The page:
Reviews are not equal. I’m not very impressed when I see 5 reviews on Amazon and they are all 5-star and they are all friends of the author.

I am impressed when a romance has over 100 reviews on Amazon. A lot of people are reading the book.

I think reviews work on the margin. That they may be of little value unless the reader is in doubt whether to buy your book or other books like it. On the margin, good reviews might tip the balance one way or another.

When a reader knows nothing about a subject or genre and only wants to read one book to get an idea of whether she will like it, reviews can be very helpful – especially when there are a great number of reviews.

I think the key to marketing in the future is giving the reader good reasons for ‘having read’ your book. These are reason over and about any enjoyment that could be derived from reading a book. There are at least 1,000,000 free books available for the Kindle. Dozens of new books are offered every day for free.

If readers have good reasons for ‘having read’ your books, then they are more likely to read your books than the free books or other authors books.

“This romance is great. Anyone who is going to visit Venice needs to read it. It will make the trip ten times more enjoyable.”

Marketing efforts that will make people feel that they need to ‘have read your books’ are going to become more important in the digital book age.


Donnell said...

Very helpful, T. Thanks for asking the question!

Donnell said...

Very helpful, T. Thanks for asking the question!

Giles Hash said...

Personally, I do look at reviews before I go pick up a book. And I don't look for five-star or one-star reviews. I ALWAYS look for the two-to-four stars because I find them to be the most hones (probably a personal bias, but still...).

I just don't have time to read a book that most readers don't like. And when I'm looking for a new title, I tend to trust reviewers who appear to know what they're talking about. But I always take it with a grain of salt.

Theresa said...

Hi KaraLee, thanks for stopping by. I always wonder what they think about stuff too, yet forget the questions immediately when they're taking questions at a conference panel.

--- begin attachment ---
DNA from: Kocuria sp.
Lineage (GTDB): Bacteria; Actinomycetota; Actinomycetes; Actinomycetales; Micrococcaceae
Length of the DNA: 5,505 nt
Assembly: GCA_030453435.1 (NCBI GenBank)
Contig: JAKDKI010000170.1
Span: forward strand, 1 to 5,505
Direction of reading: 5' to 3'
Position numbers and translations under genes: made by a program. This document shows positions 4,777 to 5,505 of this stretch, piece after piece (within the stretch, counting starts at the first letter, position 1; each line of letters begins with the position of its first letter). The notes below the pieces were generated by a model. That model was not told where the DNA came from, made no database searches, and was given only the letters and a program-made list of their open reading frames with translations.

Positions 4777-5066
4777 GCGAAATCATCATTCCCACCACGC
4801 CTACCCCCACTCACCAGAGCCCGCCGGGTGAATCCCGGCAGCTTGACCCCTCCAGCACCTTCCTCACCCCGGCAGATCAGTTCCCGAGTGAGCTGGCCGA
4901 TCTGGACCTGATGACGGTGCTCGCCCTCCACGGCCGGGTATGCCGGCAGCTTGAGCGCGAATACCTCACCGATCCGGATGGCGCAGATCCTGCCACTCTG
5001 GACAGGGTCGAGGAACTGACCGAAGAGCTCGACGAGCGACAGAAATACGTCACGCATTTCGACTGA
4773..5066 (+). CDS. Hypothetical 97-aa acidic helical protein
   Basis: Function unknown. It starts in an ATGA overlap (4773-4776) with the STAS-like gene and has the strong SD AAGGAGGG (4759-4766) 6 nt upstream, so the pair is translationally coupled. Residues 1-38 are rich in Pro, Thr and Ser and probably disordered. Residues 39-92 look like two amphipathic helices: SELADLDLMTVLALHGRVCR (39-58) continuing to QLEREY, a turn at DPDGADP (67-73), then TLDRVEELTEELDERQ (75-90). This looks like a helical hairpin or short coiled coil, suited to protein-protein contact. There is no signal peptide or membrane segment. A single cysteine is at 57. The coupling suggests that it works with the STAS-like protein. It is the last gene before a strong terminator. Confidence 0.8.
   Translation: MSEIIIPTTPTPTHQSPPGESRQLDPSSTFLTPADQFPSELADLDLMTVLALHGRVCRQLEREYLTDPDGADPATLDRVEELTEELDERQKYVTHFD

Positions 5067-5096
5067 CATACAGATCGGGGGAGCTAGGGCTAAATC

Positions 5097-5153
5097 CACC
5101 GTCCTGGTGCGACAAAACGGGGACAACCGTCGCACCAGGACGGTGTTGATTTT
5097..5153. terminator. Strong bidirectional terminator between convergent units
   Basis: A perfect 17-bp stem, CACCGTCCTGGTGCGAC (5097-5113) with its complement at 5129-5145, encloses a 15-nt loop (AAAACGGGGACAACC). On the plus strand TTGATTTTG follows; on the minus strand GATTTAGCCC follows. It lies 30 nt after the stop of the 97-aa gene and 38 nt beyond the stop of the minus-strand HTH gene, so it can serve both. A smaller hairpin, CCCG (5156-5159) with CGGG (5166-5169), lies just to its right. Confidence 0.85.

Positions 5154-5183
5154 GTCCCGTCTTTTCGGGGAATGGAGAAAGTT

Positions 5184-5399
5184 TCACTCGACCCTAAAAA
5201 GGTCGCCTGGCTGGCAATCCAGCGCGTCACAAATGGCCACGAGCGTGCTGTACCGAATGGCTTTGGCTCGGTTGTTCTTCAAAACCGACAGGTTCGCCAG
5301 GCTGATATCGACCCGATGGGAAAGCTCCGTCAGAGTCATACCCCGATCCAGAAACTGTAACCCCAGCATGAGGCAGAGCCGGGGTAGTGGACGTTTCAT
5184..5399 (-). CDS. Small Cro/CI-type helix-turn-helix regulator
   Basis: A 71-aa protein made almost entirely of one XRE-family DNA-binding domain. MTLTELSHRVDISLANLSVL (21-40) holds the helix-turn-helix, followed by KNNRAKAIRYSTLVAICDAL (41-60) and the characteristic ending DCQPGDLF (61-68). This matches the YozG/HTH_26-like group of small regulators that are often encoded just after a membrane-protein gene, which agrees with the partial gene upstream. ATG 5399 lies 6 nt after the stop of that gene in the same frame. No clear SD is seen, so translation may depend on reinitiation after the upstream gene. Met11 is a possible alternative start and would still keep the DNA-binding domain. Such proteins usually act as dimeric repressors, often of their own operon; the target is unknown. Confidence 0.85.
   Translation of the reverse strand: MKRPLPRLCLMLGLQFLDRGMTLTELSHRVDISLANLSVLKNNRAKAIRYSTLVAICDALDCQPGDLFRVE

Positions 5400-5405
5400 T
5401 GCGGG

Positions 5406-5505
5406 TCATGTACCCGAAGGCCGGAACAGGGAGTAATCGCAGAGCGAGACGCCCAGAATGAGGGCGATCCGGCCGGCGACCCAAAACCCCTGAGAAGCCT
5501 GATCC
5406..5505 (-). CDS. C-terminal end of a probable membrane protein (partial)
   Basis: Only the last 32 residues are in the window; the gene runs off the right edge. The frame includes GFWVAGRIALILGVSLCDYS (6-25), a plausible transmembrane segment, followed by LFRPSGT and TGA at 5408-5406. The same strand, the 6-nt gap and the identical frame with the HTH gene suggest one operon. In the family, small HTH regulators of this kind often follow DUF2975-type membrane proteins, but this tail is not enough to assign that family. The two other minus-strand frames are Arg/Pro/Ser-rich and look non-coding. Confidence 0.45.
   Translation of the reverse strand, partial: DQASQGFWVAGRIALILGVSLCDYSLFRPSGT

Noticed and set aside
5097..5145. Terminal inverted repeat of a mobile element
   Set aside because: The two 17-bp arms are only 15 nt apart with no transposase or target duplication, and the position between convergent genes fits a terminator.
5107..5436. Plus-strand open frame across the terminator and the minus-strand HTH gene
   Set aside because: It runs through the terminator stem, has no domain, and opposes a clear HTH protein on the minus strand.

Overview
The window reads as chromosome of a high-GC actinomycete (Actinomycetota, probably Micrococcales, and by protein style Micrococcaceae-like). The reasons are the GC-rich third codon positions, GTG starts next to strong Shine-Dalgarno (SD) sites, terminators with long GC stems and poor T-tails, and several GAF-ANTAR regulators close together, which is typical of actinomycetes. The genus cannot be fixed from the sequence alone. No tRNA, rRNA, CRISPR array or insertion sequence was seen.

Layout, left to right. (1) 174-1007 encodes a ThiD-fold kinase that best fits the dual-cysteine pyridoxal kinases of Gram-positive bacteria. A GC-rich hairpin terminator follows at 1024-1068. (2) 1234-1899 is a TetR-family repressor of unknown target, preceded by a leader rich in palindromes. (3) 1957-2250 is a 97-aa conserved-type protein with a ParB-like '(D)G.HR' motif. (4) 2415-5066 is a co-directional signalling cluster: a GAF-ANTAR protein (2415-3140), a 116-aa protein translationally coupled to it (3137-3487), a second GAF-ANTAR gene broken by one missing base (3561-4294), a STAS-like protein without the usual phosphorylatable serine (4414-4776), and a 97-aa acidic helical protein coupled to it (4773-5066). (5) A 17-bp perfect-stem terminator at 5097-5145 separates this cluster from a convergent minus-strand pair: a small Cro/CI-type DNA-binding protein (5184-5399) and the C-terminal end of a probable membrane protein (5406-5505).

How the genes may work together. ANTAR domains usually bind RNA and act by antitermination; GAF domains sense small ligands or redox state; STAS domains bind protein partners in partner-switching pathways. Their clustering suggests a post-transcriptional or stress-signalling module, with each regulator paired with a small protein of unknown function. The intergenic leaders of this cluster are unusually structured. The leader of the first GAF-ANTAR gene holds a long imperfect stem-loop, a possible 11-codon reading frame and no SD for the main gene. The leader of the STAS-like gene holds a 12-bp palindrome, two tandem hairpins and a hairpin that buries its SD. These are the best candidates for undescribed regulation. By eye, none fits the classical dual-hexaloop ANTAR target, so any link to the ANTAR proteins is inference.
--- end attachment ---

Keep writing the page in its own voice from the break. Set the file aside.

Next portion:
Mary, I agree that personal attacks have no place --especially in a public forum.

Vince, I agree that MANY reviews (such that can't all be author's friends) is impressive. And very good point that with the explosion of free and self-published books flooding the markets everybody has to work at giving the reader a good reason to choose your book--seems like simple supply and demand economics.

Giles an excellent point--looking at the lower star reviews to see why the book wasn't liked. I wonder if your approach is different with nonfiction books vs fiction books.

Interesting thoughts all! Thanks for participating in this discussion.

Leslie Ann aka LA said...

Hi Guys,
Again, late to the party.

It's an interesting conundrum. I hear on indie romance publishing columns and traditionally pubbed columns that an author got a bad review b/c of some silly punctuation error, or some such. Even a bad review b/c the book wasn't long enough or too long.

People feel they can post anything, and it's sad that a novel's rating can be damaged by THESE kind of reviews.

Yet they are out there and are read.

However, I do read the reviews and often purchase by the star rating. I usually get mad at what I call silly reviews, but they can bring down a book's rating. Especially at the first when few reviews are posted.

Such is life today as an author.

Over all I think we as authors should leave constructive reviews when we like a book. Wouldn't you like to read a review by someone who is also in the trenches?

Then again, I could be wrong...maybe readers don't want to thinking it's a buddy system.

So my little (HA) comment really didn't answer the question either.

~LA of the scribes.